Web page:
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2. ### Algorithm - Wikipedia

en.wikipedia.org/wiki/Algorithm

In mathematics and computer science, an algorithm ( / ˈælɡərɪðəm / ( listen)) is a finite sequence of rigorous well-defined instructions, typically used to solve a class of specific problems or to perform a computation. Algorithms are used as specifications for performing calculations and data processing.

3. ### List of algorithms - Wikipedia

en.wikipedia.org/wiki/List_of_algorithms

Dinic's algorithm: is a strongly polynomial algorithm for computing the maximum flow in a flow network. Edmonds–Karp algorithm: implementation of Ford–Fulkerson. Ford–Fulkerson algorithm: computes the maximum flow in a graph. Karger's algorithm: a Monte Carlo method to compute the minimum cut of a connected graph.

4. ### Genetic algorithm - Wikipedia

en.wikipedia.org/wiki/Genetic_algorithm

In computer science and operations research, a genetic algorithm ( GA) is a metaheuristic inspired by the process of natural selection that belongs to the larger class of evolutionary algorithms (EA).

5. ### Algorithm engineering - Wikipedia

en.wikipedia.org/wiki/Algorithm_engineering

Algorithm engineering. Algorithm engineering focuses on the design, analysis, implementation, optimization, profiling and experimental evaluation of computer algorithms, bridging the gap between algorithm theory and practical applications of algorithms in software engineering. It is a general methodology for algorithmic research.

6. ### Algorithmica - Wikipedia

en.wikipedia.org/wiki/Algorithmica

Algorithmica is a monthly peer-reviewed scientific journal focusing on research and the application of computer science algorithms. The journal was established in 1986 and is published by Springer Science+Business Media. The editor in chief is Mohammad Hajiaghayi. Subject coverage includes sorting, searching, data structures, computational ...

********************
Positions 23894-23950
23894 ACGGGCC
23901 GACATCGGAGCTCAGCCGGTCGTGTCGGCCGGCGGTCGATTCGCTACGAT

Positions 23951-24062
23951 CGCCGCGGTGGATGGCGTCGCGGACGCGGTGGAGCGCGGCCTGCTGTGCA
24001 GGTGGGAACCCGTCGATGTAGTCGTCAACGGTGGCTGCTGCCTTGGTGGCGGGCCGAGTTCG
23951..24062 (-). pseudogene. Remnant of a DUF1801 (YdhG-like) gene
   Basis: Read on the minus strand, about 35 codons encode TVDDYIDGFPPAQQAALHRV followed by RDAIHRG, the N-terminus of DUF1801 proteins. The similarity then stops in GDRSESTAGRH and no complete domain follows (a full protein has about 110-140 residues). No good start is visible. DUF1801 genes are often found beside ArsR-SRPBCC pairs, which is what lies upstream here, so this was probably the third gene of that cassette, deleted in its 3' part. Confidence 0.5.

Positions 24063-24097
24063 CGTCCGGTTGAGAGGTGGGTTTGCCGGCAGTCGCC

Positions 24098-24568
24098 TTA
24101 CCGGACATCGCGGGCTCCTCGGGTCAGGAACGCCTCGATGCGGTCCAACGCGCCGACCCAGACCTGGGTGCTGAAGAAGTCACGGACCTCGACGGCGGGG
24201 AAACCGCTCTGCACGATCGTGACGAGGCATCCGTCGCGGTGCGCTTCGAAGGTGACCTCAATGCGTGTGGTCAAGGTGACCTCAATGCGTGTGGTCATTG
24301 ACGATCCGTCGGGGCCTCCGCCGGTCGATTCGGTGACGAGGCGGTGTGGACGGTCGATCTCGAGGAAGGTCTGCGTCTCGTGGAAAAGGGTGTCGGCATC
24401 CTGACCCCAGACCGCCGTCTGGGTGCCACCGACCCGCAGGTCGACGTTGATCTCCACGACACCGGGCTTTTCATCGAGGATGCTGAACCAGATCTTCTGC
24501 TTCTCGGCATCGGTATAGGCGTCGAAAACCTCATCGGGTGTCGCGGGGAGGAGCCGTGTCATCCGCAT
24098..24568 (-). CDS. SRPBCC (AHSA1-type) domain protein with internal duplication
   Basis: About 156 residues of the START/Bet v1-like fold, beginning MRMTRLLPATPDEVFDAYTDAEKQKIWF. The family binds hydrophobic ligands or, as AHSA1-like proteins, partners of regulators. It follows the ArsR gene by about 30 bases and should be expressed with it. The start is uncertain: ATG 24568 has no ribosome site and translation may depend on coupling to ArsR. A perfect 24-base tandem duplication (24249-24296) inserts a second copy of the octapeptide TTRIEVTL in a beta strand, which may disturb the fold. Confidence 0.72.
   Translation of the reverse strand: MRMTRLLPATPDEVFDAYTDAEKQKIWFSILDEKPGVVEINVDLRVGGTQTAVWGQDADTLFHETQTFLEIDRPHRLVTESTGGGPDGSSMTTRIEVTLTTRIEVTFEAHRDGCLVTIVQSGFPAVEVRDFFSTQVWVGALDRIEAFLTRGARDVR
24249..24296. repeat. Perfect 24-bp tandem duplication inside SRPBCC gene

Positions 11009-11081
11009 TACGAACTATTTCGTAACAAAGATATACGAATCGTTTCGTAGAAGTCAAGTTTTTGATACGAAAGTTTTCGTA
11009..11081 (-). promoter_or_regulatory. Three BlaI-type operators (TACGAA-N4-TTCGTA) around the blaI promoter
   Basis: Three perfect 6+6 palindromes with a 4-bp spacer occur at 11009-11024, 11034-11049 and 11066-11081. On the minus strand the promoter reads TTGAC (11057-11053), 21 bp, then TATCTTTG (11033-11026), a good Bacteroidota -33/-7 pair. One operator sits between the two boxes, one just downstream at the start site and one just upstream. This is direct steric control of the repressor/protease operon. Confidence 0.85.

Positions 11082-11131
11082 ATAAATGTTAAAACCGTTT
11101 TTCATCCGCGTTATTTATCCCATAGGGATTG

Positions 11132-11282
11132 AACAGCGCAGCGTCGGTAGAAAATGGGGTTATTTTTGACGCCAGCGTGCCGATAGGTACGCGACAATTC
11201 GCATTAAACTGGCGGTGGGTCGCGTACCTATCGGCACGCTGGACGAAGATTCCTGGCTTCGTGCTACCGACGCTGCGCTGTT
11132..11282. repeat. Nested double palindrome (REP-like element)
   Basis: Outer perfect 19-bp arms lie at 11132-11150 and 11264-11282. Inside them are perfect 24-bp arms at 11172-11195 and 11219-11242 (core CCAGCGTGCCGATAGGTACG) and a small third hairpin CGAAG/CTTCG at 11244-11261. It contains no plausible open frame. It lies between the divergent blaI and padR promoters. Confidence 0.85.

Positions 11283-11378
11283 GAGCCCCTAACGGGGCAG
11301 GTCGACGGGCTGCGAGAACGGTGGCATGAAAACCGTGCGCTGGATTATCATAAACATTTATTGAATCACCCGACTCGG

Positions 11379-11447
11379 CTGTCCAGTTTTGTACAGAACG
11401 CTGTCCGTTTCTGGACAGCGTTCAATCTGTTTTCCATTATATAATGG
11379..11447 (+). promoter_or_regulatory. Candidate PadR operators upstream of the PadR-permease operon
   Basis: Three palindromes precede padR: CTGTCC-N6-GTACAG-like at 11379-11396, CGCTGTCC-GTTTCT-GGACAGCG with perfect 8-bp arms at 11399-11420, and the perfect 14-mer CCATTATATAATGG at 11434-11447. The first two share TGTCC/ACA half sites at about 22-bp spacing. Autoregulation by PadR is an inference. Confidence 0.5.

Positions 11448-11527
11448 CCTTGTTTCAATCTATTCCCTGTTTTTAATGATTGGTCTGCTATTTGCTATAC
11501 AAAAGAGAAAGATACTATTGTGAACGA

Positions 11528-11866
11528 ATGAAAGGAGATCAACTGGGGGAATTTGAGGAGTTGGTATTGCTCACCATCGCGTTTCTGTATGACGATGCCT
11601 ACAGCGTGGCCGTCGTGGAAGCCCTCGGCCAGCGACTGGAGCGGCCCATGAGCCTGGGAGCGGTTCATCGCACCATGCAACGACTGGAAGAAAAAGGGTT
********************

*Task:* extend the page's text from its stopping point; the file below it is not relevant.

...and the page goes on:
7. ### Elevator algorithm - Wikipedia

en.wikipedia.org/wiki/Elevator_algorithm

This algorithm is named after the behavior of a building elevator, where the elevator continues to travel in its current direction (up or down) until empty, stopping only to let individuals off or to pick up new individuals heading in the same direction.

8. ### Gale–Shapley algorithm - Wikipedia

en.wikipedia.org/wiki/Gale–Shapley_algorithm

in mathematics, economics, and computer science, the gale–shapley algorithm (also known as the deferred acceptance algorithm or propose-and-reject algorithm) is an algorithm for finding a solution to the stable matching problem, named for david gale and lloyd shapley who had described it as solving both the college admission problem and the …

9. ### Cristian's algorithm - Wikipedia

en.wikipedia.org/wiki/Cristian's_algorithm

From Wikipedia, the free encyclopedia Cristian's algorithm (introduced by Flaviu Cristian in 1989) is a method for clock synchronization which can be used in many fields of distributive computer science but is primarily used in low-latency intranets.